A William & Mary government professor has been cleared by mental health professionals to stand trial for allegedly sending harassing emails to college officials and prosecutors.
William & Mary Police believe David Dessler, 62, sent “dozens” of emails using “vulgar and obscene language” to government department chair John McGlennon, university counsel Deborah Love, Williamsburg prosecutor Cathy Black and several other college officials.
This is the second harassment by computer case against Dessler since February 2016.
In a Tuesday appearance in the Williamsburg-James City General District Court, Dessler’s attorney, Brenton Bohannon, said he has been cleared and is competent to stand trial. The trial is scheduled for May 25 at 1 p.m. in the general district court.
Dessler is still a tenured professor at William & Mary, but his status is listed as “inactive,” college spokeswoman Suzanne Seurattan said Monday. Dessler has been on extended medical leave, resulting in his inactive status.
In 2012, the Princeton Review and RateMyProfessors.com rated Dessler one of the top 300 professors in the country. According to his biography on the college’s website, Dessler has been working at William & Mary since 1984. As a professor of government, Dessler’s academic interests include international politics and theory. His research focuses on “the philosophy of social science as it applies to international relations theory and political methodology,” the biography reads.
Dessler was arrested twice on Feb. 28, 2016 and March 18, 2016 for allegedly sending threatening emails to McGlennon, who also serves on the James City County Board of Supervisors.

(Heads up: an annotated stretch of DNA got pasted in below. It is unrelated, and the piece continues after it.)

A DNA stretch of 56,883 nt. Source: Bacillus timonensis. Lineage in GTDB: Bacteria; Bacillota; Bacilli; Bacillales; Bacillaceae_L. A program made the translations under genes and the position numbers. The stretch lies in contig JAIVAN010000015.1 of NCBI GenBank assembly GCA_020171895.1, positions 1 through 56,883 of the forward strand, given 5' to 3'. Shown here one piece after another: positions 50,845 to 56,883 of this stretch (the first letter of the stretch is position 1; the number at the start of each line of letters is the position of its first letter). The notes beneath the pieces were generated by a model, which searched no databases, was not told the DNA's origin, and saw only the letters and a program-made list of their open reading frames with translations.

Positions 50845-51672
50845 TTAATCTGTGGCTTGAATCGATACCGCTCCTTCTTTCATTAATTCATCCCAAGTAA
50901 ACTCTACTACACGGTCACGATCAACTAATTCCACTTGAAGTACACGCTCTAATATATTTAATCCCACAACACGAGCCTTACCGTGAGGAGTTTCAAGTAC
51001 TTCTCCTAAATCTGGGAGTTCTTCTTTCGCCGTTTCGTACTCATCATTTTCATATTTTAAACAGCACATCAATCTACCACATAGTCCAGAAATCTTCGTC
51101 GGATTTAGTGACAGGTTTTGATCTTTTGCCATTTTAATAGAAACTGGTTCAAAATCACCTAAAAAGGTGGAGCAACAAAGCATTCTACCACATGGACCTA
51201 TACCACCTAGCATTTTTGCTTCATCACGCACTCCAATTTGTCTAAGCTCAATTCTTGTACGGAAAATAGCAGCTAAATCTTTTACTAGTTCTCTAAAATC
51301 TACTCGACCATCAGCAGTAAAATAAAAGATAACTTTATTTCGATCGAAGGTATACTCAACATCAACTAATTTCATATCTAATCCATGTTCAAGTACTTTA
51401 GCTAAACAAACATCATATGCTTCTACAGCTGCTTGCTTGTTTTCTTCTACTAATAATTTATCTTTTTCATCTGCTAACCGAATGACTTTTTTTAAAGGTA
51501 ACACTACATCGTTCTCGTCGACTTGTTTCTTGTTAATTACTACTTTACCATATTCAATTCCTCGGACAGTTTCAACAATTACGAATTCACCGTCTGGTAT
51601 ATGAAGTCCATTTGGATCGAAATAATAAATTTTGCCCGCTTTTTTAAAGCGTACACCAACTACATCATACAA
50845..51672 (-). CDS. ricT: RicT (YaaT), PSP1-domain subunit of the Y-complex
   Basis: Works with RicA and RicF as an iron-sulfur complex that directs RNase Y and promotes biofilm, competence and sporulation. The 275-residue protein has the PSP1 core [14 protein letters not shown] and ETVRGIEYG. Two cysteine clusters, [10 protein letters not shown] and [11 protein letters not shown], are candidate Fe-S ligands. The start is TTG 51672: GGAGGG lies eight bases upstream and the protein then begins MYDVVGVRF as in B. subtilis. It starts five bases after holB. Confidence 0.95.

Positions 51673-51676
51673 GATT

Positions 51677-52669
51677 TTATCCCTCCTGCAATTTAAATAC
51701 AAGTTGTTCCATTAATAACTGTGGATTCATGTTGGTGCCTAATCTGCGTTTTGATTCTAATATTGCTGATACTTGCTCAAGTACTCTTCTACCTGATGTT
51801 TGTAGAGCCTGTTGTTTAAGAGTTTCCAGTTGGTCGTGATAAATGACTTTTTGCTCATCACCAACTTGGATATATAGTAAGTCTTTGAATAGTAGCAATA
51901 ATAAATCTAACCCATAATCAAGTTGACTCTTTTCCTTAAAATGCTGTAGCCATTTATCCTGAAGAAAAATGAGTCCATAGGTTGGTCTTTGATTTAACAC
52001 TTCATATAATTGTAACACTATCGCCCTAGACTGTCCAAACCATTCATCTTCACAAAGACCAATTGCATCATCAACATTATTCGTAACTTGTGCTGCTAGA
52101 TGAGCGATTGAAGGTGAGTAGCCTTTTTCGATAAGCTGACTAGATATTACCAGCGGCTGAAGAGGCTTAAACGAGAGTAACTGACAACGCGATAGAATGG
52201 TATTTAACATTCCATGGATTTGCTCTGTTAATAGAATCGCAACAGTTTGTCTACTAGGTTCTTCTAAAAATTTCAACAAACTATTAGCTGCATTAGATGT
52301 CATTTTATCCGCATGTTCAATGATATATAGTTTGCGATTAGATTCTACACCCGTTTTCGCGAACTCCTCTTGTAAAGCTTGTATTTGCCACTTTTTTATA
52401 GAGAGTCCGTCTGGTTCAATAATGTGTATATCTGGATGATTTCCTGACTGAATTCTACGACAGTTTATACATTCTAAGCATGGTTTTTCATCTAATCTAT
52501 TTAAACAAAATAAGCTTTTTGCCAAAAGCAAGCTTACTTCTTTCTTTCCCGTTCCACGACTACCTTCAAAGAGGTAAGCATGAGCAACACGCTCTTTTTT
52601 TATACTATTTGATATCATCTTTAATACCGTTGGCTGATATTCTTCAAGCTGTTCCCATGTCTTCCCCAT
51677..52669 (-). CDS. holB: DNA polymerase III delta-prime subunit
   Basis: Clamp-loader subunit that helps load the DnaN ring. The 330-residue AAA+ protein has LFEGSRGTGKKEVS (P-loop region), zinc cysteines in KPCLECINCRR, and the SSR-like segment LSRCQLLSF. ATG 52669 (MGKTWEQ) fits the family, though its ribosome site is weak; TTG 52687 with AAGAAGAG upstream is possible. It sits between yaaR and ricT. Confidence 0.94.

According to two criminal complaints dated Feb. 26 and March 18, 2016, Dessler was on medical leave from William & Mary and was instructed not to email college officials starting in October 2015.
The emails included “grievances with the college, frustration with college policies and procedures and threatens that someone will ‘show up in Williamsburg and take [McGlennon] apart,’” according to one criminal complaint.
Both charges were dropped in December, but Dessler was arrested again Jan. 13 and charged with two new harassment by computer charges, court documents show.
In a Jan. 12 email to McGlennon, Dessler allegedly wrote “F—K YOU. If you don’t like it how about this: delete the email. What kind of moron are you,” a criminal complaint states.
Police say Dessler sent dozens of emails “berating college officials,” including university counsel Deborah Love and Deputy Commonwealth Attorney Cathy Black.
Dessler was granted bond on Feb. 15 after appealing a bond denial to the circuit court.
According to an order from Judge Charles Maxfield, Dessler is required to have no contact with McGlennon, Love, or the Commonwealth’s Attorney. He was also ordered to cooperate with a mental health evaluation and psychiatrist Louis Dutchin, in Richmond.
While awaiting trial, he is also not allowed on William & Mary property or permitted to use a computer or cell phone.
In a letter to the judge, P. Geoffrey Feiss, provost emeritus at William & Mary, described Dessler as “a gentle and kind man, incapable of any physical harm to another human being.”
The letter continued: “It is this latter characteristic, known by all his friends, that makes this unconscionable incarceration for presumed mental illness deeply troubling, if not medieval in its ruthless imposition.”
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